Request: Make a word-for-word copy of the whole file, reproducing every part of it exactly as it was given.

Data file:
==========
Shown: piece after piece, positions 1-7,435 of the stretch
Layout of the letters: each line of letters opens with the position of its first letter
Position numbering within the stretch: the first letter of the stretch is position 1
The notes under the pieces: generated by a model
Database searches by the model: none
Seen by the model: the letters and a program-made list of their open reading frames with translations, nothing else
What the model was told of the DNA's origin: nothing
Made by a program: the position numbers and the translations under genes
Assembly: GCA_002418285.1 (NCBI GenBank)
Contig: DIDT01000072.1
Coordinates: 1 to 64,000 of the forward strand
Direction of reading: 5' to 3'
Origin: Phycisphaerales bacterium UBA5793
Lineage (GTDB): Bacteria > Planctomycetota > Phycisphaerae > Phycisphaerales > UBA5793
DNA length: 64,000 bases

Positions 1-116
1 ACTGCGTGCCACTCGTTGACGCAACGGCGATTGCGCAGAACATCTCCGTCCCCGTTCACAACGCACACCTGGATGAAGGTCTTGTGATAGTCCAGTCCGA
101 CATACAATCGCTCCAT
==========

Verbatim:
Shown: piece after piece, positions 1-7,435 of the stretch
Layout of the letters: each line of letters opens with the position of its first letter
Position numbering within the stretch: the first letter of the stretch is position 1
The notes under the pieces: generated by a model
Database searches by the model: none
Seen by the model: the letters and a program-made list of their open reading frames with translations, nothing else
What the model was told of the DNA's origin: nothing
Made by a program: the position numbers and the translations under genes
Assembly: GCA_002418285.1 (NCBI GenBank)
Contig: DIDT01000072.1
Coordinates: 1 to 64,000 of the forward strand
Direction of reading: 5' to 3'
Origin: Phycisphaerales bacterium UBA5793
Lineage (GTDB): Bacteria > Planctomycetota > Phycisphaerae > Phycisphaerales > UBA5793
DNA length: 64,000 bases

Positions 1-116
1 ACTGCGTGCCACTCGTTGACGCAACGGCGATTGCGCAGAACATCTCCGTCCCCGTTCACAACGCACACCTGGATGAAGGTCTTGTGATAGTCCAGTCCGA
101 CATACAATCGCTCCAT